New documents surfaced and a report from the Financial Intelligence Unit demonstrated how the First Capital and Westfield Capital companies received income from government suppliers, among them Odebrecht, while PPK held important public posts. This, and ex-Odebrecht representative Jorge Barata’s confirmation on Feb. 28 that he handed over funds to PPK’s 2011 campaign via his current ambassador to the United Kingdom, prompted the presentation of a new multi-party motion for impeachment. The motion was approved by 87 out of 130 votes. The congressional debate was scheduled for March 22, but was pre-empted by Kuczynski’s resignation one day prior in the face of the evidence on the videos presented by the FP.

Incriminating Videos and the Fall

The videos show how, acting on behalf of the government, Kenji Fujimori, his advisor Alexei Toledi and the “avengers” Bienvenido Ramírez and Guillermo Bocángel, convince Fuerza Popular congressman Moisés Mamani to vote against the impeachment motion in exchange for approval of public works projects in Puno, Mamani’s home district. Mamaní was also promised at least 5% in “fresh cash”, and the ability to appoint important public positions to exercise greater political control over his region. An audio recording related to the case, reveals Transportation and Communications Minister Bruno Giuffra agreeing with Mamaní to meet in Kuczynski’s home, telling him “you know how this thing goes.”

But the thing exploded in the government’s face like a grenade. They had no idea that the unknown Congressman Mamaní was an expert in security and espionage techniques, and had laid a trap for his bribers. Against this backdrop PPK resigned and portrayed himself as the victim of a political witch hunt.

In spite of the fact that every political party rejected the terms of his resignation, it was accepted and the Judiciary immediately approved the Prosecutor’s request to bar Kuczynski from leaving the country for 18 months, in addition to raids on his two homes in Lima.

On Feb. 23, First Vice President Martín Vizcarra assumed the presidency with a mandate to govern until 2021, as stipulated by the Peruvian constitution. The central message of his speech was to propose a social pact with congress to fight corruption and encourage democratic, unifying development. His decision to replace all eighteen Kuczynski cabinet ministers within ten days was applauded by Congress and celebrated by the public.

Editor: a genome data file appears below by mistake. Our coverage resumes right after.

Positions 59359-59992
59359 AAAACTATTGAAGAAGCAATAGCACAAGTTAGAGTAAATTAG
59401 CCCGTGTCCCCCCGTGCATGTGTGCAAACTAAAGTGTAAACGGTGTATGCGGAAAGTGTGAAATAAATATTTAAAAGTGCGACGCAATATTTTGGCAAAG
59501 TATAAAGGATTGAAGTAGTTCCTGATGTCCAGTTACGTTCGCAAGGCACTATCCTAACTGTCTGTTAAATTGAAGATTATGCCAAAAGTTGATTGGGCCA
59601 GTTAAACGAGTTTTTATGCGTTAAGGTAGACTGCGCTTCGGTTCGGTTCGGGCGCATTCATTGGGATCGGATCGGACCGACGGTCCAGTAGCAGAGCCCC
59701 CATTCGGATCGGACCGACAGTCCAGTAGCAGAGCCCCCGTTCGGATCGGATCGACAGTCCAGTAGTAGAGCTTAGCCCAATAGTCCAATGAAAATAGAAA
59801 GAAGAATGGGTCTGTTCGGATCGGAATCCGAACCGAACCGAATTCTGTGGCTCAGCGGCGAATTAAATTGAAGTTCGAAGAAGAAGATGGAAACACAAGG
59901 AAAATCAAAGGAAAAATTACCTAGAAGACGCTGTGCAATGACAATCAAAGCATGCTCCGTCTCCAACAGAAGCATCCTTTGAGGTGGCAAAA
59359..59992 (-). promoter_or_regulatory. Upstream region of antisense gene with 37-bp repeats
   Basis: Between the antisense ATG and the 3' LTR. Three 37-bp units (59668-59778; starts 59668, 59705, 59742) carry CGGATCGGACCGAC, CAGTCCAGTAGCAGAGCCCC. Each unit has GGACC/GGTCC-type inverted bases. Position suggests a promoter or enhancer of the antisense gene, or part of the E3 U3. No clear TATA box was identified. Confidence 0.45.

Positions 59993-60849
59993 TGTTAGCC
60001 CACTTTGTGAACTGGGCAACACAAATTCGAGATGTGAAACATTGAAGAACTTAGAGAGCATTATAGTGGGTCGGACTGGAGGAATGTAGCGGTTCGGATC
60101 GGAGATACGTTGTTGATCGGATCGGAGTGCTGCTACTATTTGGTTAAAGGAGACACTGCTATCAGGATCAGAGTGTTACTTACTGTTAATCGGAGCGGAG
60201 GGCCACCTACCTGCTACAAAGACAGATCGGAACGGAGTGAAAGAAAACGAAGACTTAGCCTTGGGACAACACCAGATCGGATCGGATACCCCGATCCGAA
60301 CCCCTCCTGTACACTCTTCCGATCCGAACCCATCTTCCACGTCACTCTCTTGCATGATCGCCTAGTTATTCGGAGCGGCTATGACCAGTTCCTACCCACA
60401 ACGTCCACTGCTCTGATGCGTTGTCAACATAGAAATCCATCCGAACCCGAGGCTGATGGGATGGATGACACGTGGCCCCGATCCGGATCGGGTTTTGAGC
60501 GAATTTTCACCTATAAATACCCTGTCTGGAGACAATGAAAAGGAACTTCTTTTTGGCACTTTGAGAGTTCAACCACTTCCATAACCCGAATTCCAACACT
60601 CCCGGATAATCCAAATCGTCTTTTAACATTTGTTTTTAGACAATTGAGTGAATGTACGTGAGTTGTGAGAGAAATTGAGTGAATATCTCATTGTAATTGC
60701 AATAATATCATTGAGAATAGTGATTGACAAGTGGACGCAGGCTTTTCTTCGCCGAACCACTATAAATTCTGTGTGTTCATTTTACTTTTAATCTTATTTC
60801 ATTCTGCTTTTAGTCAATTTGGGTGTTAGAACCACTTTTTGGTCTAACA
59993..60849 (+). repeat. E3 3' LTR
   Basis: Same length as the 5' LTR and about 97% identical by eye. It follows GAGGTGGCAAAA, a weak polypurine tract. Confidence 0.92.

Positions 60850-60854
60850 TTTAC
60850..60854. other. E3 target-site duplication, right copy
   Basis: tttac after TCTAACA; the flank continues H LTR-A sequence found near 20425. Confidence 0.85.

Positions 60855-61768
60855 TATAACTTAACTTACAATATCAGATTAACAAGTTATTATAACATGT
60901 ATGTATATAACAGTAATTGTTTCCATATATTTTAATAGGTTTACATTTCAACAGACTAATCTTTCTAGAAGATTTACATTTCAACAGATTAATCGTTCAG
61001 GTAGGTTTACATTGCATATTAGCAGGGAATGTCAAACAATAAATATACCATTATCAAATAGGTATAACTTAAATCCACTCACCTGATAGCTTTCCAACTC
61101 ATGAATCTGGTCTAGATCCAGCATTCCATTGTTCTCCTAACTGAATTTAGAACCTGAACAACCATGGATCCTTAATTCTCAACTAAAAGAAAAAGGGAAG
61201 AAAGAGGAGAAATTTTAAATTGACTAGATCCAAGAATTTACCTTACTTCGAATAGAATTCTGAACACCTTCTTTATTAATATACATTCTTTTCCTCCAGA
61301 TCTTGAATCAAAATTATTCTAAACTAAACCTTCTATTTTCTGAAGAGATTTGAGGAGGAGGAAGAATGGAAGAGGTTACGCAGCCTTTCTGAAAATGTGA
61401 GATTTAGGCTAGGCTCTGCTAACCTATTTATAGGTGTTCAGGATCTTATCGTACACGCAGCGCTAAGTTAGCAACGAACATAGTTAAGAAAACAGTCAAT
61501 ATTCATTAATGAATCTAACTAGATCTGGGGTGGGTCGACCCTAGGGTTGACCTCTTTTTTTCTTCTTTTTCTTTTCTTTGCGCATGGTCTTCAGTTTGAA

Unlike Kuczynski, Vizcarra is not a member of the Peruvian economic power elite. A civil engineer who studied at a public university, he was governor of the small region of Moquegua. The son of a teacher and husband to a woman of the same profession as his mother, he faces important challenges and difficulties. He does not belong to any political party, in a national context in which half of the country wants to get rid of allthe political parties.

The next few months will be critical, with new statements coming from the former Odebrecht representative in Peru and the prosecution focusing on bribes paid for specific public works contracts. The Interamerican Court of Human Rights will make a decision on Alberto Fujimori’s pardon, and in the event that it goes against the ex-president, it is unlikely that Vizcarra will decide to reject the Court’s competence.

President Vizcarra represents a momentary respite during a complex time of economic slowdown, increases in the foreign debt and the national deficit, and a drop in investment. In the political sphere, even though Congress will give him a grace period to govern, he must reach agreements to fight corruption, reform the political system, and particularly the electoral system in terms of preferential voting, party financing, transparency, and other aspects. He will also have to confront sectors that call for early elections.

Translation by Lindsey Hoemann.